Twitter Beats Gov’t, Traditional Media And Geological Organizations To Break #Earthquake News

So maybe us East-coasters are a little pampered when it comes to natural phenomenon (thunderstorms freak many of us out), but the vast majority of us felt that 5.8 magnitude earthquake that shook Virginia and fanned out along the coast this afternoon.

Instead of turning to our local news or even the U.S. Geological Survey website, however, we did what we do best – we tweeted about it.

Minutes after I felt the tremors shake my desk at about 1:53pm ET, I grabbed my smartphone and tweeted (from the safety of a door frame) about the strangely shaking ground.

Incredulously, I watched the dozens of tweets asking if anyone had just felt the earthquake pour in on my timeline. And these were not just people in the Toronto, Canada area: I was seeing tweets from people I follow who live in Washington, New York, and Boston.

I did a quick Google News search, and nothing. Checked the USGS’s website, nothing. Nope, for the first few minutes, all us Twitter folk had was each other, all equally perplexed, confused, and curious.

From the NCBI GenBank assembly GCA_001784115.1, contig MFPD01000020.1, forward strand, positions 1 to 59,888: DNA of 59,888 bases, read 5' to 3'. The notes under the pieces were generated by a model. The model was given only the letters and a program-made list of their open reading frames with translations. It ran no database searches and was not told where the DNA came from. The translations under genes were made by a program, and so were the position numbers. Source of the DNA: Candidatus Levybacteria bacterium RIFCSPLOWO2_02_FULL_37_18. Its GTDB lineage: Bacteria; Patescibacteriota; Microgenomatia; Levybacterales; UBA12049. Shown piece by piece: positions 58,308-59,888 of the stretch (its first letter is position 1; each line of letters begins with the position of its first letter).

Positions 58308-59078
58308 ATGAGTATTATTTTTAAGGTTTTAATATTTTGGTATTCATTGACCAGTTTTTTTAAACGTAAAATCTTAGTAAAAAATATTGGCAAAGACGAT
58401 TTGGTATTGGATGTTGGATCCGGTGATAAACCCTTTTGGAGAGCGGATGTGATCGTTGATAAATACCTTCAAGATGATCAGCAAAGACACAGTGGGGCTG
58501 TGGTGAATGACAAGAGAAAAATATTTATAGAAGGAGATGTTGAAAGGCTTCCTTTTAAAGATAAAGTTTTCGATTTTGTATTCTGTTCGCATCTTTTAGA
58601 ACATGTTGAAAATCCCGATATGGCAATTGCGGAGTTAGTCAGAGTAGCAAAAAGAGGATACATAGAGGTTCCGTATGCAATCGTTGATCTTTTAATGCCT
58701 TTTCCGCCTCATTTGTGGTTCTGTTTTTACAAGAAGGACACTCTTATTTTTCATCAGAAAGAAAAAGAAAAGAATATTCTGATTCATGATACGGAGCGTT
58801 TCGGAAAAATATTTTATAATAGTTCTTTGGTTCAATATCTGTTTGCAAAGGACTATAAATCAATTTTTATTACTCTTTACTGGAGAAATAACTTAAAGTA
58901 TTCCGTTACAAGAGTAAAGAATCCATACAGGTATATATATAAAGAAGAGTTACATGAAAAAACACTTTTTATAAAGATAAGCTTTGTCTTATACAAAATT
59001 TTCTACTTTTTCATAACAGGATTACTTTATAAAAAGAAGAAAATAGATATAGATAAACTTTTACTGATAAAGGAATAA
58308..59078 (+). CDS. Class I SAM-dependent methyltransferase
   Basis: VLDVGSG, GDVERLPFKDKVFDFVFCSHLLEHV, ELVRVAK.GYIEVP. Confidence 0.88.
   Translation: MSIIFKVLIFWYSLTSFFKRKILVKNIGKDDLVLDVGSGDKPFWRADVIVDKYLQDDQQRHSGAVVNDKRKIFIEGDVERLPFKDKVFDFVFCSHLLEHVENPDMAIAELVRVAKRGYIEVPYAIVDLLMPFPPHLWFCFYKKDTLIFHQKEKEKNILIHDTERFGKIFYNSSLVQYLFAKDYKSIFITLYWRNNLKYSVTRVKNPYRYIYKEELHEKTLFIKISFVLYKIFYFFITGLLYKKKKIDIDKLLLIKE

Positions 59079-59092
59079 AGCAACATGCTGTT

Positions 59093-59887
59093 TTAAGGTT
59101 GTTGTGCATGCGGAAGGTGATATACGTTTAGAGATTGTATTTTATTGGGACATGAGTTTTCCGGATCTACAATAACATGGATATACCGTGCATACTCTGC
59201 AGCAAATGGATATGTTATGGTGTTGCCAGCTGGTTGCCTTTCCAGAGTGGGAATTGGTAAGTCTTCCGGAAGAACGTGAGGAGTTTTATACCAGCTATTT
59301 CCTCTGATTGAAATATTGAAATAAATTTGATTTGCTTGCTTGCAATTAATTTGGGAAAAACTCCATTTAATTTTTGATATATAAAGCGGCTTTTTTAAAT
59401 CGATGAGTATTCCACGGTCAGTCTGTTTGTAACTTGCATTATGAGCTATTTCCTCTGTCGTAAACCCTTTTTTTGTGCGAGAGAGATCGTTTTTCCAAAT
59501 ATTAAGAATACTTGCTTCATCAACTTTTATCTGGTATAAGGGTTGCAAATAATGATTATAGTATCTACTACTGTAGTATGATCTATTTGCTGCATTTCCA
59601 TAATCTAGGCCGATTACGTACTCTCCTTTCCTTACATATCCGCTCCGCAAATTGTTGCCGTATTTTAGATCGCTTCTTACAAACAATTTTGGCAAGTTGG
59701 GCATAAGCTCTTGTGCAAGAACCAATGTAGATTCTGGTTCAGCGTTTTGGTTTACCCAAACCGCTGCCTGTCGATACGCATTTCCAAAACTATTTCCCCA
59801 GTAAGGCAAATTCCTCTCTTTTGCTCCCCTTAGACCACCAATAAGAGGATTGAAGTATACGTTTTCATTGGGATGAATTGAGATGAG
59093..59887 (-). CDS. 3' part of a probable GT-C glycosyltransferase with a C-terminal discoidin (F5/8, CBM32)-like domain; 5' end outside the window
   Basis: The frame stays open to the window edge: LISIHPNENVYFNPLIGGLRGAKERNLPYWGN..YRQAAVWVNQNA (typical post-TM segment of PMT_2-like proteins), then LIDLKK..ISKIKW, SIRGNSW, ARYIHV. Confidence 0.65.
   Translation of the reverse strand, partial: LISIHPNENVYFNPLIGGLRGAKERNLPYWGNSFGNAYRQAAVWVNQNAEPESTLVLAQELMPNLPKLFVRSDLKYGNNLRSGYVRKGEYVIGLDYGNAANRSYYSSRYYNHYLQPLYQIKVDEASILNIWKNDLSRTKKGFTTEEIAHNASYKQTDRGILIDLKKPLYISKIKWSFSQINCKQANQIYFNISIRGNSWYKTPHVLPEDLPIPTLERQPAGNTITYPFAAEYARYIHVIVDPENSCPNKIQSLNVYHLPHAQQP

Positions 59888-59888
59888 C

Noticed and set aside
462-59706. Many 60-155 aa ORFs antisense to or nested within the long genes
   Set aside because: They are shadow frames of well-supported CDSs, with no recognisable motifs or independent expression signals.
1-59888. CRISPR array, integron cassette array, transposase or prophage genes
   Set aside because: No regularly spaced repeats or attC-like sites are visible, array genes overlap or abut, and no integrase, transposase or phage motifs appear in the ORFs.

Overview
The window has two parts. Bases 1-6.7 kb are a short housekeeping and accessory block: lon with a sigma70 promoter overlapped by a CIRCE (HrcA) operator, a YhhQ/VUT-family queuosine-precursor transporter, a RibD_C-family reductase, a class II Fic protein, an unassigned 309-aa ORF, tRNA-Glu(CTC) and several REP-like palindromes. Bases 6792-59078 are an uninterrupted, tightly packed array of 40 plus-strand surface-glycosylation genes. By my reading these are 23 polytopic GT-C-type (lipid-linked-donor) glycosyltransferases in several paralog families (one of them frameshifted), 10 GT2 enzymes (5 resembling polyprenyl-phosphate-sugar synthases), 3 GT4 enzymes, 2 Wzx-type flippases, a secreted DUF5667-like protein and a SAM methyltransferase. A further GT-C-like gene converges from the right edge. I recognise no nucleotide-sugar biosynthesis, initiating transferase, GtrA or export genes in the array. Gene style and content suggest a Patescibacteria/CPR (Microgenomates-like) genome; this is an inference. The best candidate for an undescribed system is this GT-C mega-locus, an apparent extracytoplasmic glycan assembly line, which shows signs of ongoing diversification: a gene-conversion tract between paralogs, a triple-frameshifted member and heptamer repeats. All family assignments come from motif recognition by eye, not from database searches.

By about 2:05 some mainstream media had begun to pick up the story, especially those publications in the regions affected by the quake. But it was in those first few minutes that I really felt how connected we all are because of technology like Twitter.

There were reports of people not being able to call immediately after the quake, but being able to access the internet and tweet about it. Twitter’s open and instant nature made it possible for people to piece together just what had happened.

By 2:20 #earthquake had made it to the trending topic list within both the Toronto region and the US region, and the US region also had “A 5.8”, “NW of Richmond” and “SW of DC” trending. I’m sure more will hit throughout the day.

As my fellow editor Neil Vidyarthi of Social Times wrote, Twitter has become the go-to place for information about things happening around you, right now. And although there are plenty of meta questions about its business model, longevity and user retention, we’re both in agreement that this is where Twitter’s true power lies.

For more on the quake and its ripple effect through social media, check out the articles on our sister sites, Social Times and AllFacebook.